I combine optogenetic stimulation with multi-optetrode recordings in freely moving mice to study how reward associative learning and neural activities in the ventral tegmental area (VTA) are modulated by VTA afferents. The VTA plays an essential role in reward, motivation and associative learning. The mesolimbic dopamine (DA) system helps establish incentive value for neutral stimulus in acquisition of stimulus-reward associations. Dopamine neurons fire phasic burst activity during presentation of reward or reward predictive cues. It is believed that DA neuron burst activity depends on afferent inputs. Anatomical and physiological evidence lead me to study the regulatory roles of the pedunculopontine tegmental nucleus (PPTg) in VTA circuits and its role in modulating behaviors. I employed optogenetic approach to selectively inhibit PPTg glutamatergic or cholinergic inputs to the VTA in order to examine the contribution of these inputs in Pavlovian appetitive conditioning. Furthermore, I performed in vivo optetrode recording in freely moving mice as they performed a Pavlovian task to examine the regulation of VTA circuits by PPTg glutamatergic or cholinergic afferents. The results show that PPTg-to-VTA excitatory inputs play a critical role in the acquisition of stimulus-reward associations by dampening cue discrimination. Surprisingly, the results from in vivo recording experiments show that cue-elicited burst activity of DA neurons is not affected by photoinhibition of PPTg-to-VTA excitatory inputs. Instead, I observe that photoinhibition significantly impacts cue-elicited neural activity in non-DA neurons. This raised a possibility that VTA non-DA neurons may play a role in acquisition of cue-reward association. To examine this possibility, VTA GABAergic or glutamatergic neural activity is inhibited with optogenetic inhibition approach during Pavlovian conditioning learning. The results show that inhibition of VTA GABAergic or glutamatergic neural activity dampens cue-reward associative learning. In conclusion, my study reveals an unprecedented role of PPTg-to-VTA pathways in modulating the activity of VTA non-DA neurons and cue-reward associative learning. My future research will build on these findings to explore possible involvement of VTA non-DA efferents in cue-reward associative learning. The goals are to determine which putative targets innervated by VTA non-DA neurons are critically required in discrimination learning, whether chronic use of substance of abuse will dampen discrimination learning and impact selective VTA non-DA efferents and develop an optical intervention technique to rescue learning deficits.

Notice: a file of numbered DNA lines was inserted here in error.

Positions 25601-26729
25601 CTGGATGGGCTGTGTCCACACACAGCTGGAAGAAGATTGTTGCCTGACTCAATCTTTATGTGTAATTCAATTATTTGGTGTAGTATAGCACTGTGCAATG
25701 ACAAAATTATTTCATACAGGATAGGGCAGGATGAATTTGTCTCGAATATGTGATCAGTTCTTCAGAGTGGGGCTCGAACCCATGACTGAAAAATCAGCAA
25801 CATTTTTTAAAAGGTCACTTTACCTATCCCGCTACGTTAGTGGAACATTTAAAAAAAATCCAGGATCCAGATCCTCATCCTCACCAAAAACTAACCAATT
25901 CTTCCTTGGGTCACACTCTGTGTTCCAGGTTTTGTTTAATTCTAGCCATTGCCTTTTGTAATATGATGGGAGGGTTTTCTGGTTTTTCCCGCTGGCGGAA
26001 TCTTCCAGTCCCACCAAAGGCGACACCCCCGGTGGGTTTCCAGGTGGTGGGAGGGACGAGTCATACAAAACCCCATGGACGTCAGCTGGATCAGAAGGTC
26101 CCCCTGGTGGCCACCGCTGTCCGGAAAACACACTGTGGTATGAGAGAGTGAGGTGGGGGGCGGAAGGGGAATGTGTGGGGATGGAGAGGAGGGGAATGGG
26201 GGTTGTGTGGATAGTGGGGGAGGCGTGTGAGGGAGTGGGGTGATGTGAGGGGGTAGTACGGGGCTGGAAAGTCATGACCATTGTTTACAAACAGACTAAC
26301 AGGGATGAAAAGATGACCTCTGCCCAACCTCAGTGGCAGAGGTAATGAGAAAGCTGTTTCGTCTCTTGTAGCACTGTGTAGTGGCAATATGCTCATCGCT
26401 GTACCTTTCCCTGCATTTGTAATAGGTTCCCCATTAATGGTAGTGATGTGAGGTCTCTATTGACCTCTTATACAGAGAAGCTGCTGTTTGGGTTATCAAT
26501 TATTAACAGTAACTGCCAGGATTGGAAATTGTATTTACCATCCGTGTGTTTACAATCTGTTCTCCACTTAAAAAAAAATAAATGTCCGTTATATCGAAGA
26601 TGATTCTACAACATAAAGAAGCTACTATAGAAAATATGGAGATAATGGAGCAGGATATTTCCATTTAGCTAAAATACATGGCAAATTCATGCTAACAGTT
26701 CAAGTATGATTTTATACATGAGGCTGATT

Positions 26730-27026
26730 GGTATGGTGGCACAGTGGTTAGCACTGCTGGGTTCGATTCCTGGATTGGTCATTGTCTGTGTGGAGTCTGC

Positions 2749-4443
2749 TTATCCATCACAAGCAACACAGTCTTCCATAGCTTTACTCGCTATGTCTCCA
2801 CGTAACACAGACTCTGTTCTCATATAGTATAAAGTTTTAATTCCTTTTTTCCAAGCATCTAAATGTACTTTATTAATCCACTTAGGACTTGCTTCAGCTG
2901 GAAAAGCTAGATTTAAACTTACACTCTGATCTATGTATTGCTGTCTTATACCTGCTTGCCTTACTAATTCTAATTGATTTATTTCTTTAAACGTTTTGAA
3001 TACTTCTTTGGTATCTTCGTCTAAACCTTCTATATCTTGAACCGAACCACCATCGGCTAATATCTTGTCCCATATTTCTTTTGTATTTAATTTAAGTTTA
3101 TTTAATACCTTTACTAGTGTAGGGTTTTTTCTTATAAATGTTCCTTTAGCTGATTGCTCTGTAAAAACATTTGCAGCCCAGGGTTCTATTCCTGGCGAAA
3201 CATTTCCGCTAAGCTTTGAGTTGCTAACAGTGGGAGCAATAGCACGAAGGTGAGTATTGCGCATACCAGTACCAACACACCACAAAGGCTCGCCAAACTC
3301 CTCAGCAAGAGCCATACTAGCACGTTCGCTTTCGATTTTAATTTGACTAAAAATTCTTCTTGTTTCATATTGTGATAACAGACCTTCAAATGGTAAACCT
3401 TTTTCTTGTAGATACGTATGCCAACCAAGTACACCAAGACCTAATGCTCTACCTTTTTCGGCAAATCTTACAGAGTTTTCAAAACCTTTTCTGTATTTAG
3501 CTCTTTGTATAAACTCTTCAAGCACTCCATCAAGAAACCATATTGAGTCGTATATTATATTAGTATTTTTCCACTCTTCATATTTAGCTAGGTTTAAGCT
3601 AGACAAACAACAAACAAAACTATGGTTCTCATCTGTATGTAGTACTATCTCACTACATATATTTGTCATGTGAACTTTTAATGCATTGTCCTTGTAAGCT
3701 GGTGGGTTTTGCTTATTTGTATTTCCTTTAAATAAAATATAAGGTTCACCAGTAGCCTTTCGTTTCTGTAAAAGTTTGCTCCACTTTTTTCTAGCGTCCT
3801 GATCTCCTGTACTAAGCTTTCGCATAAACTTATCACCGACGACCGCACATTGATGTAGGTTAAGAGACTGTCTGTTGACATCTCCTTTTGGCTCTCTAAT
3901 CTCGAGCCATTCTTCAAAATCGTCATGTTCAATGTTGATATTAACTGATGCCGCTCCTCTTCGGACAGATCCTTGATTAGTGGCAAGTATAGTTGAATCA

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National Institute on Drug Abuse
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